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Enga fighting intensifies


SYDNEY – At least 10 people were killed in the last two weeks of the old year in Enga Province as tribal fighting in the Highlands region intensified.

Plagued by warring factions, Lagaip-Porgera MP Tomait Kapili said the violence and killings must stop.

"The fighting has been going on for some time,” he told The National newspaper, saying there had been gun battles in and around the Porgera gold mine.

"All the fighting must stop immediately and the warring tribesmen must return to their lands. Porgera is not the place for you to resolve your problems."

Mr Kapili told the fighters to “stop behaving like criminals and destroying peace and safety”.

“I have heard the voices of Porgera communities loud and clear and I fully support their call for an end to this lawlessness and violence."

Enga governor, Sir Peter Ipatas, said he would raise the matter with prime minister James Marape and his cabinet as soon as possible.

"I am fully supporting his call for urgent intervention to stop this senseless fighting, and to end the criminal conduct of a few people impacting public law and order in Porgera," Sir Peter said.

"Let me warn everyone that justice will be served on anyone who breaks the law or harms people.

"We do have customs and traditional connection with the Tari people, specifically the Hulis of Hela, but that does not entitle you to come and flex your strength and muscle," the governor added.

"Fix your problem in your own land, Hela."


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Justin Kundalin

It's more than being a fool to go to somebody else's place to fight and disturb innocent people. As a result, the innocent landowners are suffering and living with fear for they know that everyone has only one life. Indeed few weeks ago, I went to Porgera and heard about the complain of some of the local landowners and it was a tragic experience. These two or more tribes from Tari are coming to Porgera to look for their enemies to fight and this really brought a huge mess to their place. I wonder how the Prime Minister is feeling. He really needs to do something to stop this because it seems that these two tribes who are fighting will never go back to their place. I'm afraid otherwise these fighters might become like nomads to make a living.

Philip Fitzpatrick

Jim Moore offered this comment on the Exkiap website in response to the video uploaded by Iain Millar. I thought it worth sharing on PNG Attitude.

View this video and weep, for what we knew then, what is the reality now, and for where it will all go to from here.

In the midst of that, let's not pretend we live in a pristine community. Read the prize-winning "No Friend but the Mountains" by Behrouz Boochani, written from Manus Prison on WhatsApp, one message at a time.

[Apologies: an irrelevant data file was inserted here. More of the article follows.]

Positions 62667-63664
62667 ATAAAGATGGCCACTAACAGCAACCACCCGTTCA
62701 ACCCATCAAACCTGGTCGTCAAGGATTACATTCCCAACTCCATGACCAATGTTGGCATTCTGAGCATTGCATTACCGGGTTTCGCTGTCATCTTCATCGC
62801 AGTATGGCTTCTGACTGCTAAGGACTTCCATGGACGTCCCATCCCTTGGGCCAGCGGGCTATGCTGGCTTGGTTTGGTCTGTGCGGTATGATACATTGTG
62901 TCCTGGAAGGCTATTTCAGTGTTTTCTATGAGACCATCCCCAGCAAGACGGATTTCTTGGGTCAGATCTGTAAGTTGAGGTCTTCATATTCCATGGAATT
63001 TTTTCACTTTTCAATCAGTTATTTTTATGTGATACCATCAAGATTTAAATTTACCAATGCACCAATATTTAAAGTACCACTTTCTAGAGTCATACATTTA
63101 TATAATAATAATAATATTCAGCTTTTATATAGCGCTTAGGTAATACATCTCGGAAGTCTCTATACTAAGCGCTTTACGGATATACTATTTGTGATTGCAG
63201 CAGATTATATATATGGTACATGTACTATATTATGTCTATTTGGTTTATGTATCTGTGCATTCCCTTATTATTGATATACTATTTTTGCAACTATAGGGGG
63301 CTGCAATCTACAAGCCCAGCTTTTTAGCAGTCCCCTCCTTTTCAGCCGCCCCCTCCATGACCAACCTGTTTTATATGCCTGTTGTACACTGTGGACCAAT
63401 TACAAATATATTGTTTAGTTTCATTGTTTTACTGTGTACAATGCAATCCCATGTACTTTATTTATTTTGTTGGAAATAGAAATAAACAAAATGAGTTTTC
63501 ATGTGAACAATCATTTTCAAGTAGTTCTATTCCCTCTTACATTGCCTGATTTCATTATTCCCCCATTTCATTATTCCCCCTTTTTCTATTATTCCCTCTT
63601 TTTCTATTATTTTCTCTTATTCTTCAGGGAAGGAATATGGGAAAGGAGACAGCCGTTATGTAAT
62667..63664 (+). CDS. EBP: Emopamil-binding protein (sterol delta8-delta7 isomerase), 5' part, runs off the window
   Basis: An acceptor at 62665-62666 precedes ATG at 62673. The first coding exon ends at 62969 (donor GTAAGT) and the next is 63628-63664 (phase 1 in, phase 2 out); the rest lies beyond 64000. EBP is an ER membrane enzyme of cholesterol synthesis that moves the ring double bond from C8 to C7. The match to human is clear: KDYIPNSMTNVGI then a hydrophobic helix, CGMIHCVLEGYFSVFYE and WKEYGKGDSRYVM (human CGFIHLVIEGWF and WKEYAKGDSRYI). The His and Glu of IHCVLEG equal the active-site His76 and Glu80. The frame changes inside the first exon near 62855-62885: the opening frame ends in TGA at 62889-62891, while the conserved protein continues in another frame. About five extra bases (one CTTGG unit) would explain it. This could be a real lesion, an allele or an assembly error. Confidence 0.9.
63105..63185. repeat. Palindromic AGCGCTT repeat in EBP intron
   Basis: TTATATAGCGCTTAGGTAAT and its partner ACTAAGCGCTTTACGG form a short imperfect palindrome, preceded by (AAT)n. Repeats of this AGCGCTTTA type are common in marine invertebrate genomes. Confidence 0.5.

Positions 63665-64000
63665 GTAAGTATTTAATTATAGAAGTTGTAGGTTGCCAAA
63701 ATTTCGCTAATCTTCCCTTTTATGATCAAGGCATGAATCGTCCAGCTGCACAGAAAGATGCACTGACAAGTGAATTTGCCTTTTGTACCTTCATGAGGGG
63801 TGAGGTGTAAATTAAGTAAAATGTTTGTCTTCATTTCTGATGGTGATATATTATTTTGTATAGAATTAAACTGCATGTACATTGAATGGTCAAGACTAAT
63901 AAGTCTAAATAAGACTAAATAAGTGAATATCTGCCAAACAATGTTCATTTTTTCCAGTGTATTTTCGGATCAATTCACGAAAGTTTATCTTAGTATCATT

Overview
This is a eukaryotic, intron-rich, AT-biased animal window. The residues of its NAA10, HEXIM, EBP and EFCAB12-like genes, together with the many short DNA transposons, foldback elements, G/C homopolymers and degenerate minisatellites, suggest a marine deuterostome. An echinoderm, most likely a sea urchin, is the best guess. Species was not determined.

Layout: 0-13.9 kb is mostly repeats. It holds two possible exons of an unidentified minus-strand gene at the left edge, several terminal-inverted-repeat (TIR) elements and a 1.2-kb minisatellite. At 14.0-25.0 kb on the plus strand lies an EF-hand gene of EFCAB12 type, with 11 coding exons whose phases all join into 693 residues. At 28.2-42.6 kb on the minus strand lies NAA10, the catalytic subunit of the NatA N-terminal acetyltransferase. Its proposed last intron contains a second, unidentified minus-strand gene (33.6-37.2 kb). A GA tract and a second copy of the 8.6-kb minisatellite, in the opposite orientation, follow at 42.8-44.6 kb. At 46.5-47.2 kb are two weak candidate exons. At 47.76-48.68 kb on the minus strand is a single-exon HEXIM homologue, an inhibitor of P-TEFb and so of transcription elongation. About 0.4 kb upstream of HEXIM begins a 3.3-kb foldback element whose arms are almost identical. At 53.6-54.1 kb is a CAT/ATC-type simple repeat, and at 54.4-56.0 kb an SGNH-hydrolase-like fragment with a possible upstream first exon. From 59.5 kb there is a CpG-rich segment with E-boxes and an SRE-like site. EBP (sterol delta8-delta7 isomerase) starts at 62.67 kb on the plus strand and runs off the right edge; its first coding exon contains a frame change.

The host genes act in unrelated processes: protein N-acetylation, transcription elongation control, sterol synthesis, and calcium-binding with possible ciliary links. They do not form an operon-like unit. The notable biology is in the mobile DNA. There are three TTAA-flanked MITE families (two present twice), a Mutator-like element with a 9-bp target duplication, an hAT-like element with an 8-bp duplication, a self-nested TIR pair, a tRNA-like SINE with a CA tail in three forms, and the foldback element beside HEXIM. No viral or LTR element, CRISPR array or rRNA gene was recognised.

It made me ashamed to be Australian.

If we truly believe that the Manus/Nauru solution was the right answer to what we thought was a problem, then we are no better than Engans who kill others because they are not "us".

If we thought that the Manus Solution actually fixed the problem, we are delusional. We now find that an average of 77 "refugees", a lot from Malaysia, arrive every single day BY AIR and then claim refugee status (ABC news report). They disappear into the community, probably into modern-day slavery, forced into agricultural/horticultural work, etc by the people smugglers who were such a "threat" to Australia previously that we had to cause the savage misery of Manus Prison and Nauru.

That continues because a lot of powerful people have a vested interest in ensuring cheap labour in Australia.

Australia and PNG's pasts and futures continue to entwine in ways we could not have foretold in our day.

Philip Kai Morre

Enga and Huli people are known for their aggressiveness and confrontation that leads into bloodshed and destruction of property.

Their problems does not need other people, including government and churches, to solve for them. They know their own problems and know their own solutions too. Let them decide for themselves and assist them from within and go with them to find workable solution.

One way is to tame their aggressive drive through a lot of intervention and conflict resolution and self management training.

Human beings are created for change in mentality and spiritually and we got to help them realise their potential for change from within.

John W Gordon-Kirkby

I’m so saddened by these reports of continued fighting (I don't think it is tribal) amongst the Hulli and Enga people with whom I once worked.

From a distance, I suspect that it’s most probably hooliganism by an element of society struggling with rapid social change and limited opportunities to meet aspirations.

The challenge is to find ways of distributing opportunities and wealth equitably.

Mining policy tends distribute the income so generated to foreign interests and a limited few on home ground.

Peter Salmon


Iain Millar recently drew our attention to this link on the site that I manage which complements this Guardian doco:


Philip Fitzpatrick

So what's going on here?

Are Hulis attracted by the gold at Porgera there in such numbers that they've started fighting among themselves on other people's land?

Sounds a bit like the wars between the Chimbus in Mosbi in the 1970s.

I wonder whether they can be legally kicked out of Enga. Then again, how could that be enforced?

What a mess!

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